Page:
The U.S. Military Academy announced Friday that NFL Commissioner Roger Goodell and U.S. Army Chief of Staff Gen. Raymond T. Odierno will visit West Point on Thursday August 30th to hold a panel discussion to "promote culture change and reduce stigma associated with mTBI/concussion injuries."
The USMA release defined mTBI as "Mild Traumatic Brain Injuries" and described the purpose of the event, "This venue provides an authentic and meaningful opportunity to discuss the Soldier-Athlete commitment to education and awareness related to these injuries".
Also indicated to be speaking at the program will be former NFL players Troy Vincent and Bart Oates. The Co-chair of the NFL's Head, Neck and Spine Committee Dr. Richard Ellenbogan, the Chair of the Department of Neurological Surgery at the University of Washington will also be presenting.
A West Point spokesperson described to me that the event will formalize what has been an ongoing, informal discussion between the NFL and the Army on helmet safety and related injury prevention and treatment. The NFL reports that meetings between Commissioner Goodell and General Odierno on sharing injury prevention and treatment experience between the Army and the NFL had started last year and continued through the summer.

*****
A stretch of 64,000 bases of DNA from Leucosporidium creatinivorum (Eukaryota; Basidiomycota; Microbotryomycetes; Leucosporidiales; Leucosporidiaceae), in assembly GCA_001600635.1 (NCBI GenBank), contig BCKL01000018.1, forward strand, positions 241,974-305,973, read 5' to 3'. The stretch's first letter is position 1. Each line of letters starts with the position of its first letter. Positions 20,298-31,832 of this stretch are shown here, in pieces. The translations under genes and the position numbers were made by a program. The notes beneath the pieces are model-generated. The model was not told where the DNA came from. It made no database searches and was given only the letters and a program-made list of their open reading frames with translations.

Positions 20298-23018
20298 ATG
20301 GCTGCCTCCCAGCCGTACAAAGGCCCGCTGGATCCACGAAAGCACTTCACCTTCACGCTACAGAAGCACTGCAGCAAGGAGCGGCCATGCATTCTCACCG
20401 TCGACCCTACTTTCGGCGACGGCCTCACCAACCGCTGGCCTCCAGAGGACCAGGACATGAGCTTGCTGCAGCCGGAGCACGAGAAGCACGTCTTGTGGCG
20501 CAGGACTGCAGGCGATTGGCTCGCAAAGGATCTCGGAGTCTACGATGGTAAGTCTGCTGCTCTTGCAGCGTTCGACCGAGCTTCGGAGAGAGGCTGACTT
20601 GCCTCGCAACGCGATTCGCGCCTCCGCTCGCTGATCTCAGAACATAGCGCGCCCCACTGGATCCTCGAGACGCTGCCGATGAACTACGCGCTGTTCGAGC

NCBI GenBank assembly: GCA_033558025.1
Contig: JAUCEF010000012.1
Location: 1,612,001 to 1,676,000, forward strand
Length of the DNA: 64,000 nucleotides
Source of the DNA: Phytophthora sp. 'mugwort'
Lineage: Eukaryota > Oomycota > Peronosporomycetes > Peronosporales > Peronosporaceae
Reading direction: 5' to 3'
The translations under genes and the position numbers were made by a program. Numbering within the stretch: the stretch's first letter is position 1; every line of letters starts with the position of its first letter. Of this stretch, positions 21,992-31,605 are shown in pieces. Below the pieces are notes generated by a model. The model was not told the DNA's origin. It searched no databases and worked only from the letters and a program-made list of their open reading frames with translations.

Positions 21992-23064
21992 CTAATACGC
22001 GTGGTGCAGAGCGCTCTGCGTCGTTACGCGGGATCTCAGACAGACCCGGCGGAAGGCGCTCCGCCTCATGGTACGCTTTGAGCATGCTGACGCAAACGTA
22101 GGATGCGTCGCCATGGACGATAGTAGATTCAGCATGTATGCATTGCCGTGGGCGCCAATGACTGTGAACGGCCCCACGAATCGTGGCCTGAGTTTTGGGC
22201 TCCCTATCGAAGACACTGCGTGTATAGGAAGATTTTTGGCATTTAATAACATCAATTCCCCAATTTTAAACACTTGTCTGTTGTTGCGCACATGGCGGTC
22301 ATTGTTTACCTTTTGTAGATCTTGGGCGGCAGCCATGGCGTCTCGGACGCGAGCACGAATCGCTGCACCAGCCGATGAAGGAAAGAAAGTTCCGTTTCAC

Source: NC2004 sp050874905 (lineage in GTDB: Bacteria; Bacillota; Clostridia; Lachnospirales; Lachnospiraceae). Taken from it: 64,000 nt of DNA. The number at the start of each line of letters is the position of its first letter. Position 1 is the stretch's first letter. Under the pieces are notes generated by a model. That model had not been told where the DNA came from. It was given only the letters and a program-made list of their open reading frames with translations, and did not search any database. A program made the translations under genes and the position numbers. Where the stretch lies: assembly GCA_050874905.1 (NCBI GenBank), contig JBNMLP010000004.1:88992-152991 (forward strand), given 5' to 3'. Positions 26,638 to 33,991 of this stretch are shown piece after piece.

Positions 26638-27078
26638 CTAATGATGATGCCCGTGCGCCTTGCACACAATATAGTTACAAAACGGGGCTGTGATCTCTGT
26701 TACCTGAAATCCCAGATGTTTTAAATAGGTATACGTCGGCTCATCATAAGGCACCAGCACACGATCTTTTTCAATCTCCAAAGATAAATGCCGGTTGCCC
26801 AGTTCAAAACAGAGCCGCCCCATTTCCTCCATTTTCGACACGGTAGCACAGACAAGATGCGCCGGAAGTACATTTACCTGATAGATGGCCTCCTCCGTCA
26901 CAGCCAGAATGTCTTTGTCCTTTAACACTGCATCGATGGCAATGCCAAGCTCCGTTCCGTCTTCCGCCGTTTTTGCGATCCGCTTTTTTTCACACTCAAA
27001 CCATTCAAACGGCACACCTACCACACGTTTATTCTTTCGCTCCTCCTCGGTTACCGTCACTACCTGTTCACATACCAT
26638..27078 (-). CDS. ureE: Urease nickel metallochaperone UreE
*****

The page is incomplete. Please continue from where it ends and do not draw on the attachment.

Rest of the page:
The NFL is also following a US military practice since 2007 of placing "blast sensors" inside football helmets to measure the force of blows received according to a July 12th Stars and Stripes report.
The release describes that the Army and NFL plan on "working together on the issue of mTBI/concussions and promote positive culture change now and for the next generation."
Participating in the audience for the event will be members of the Corps of Cadets and U.S. Army soldiers.
The Army and the NFL certainly have reason to work together on the prevention and treatment of concussion injuries. The Institute of Medicine of the National Academies released a report on July 13, 2012 regarding post-traumatic stress disorder (PTSD), which it says "affects an estimated 13 to 20 percent of U.S. service members who have fought in Iraq or Afghanistan".
The NFL has increasing concerns about injuries to its players and the resulting health effects after their careers.
The New York Times reported in Oct. 2010, "A 2000 study surveyed 1,090 former NFL players and found more than 60 percent had suffered at least one concussion in their careers and 26 percent had had three or more".
During the 2010 football season in a game at MetLife Stadium, West Point was witness to the paralysing spinal injury suffered by Rutgers football player Eric LeGrand, when he attempted to tackle Army's Malcolm Brown on a kickoff return.
Ken Kraetzer covers Army football for WVOX, Sons of the American Legion Radio and American Legion Press. Follow on Twitter @SAL50nyRadio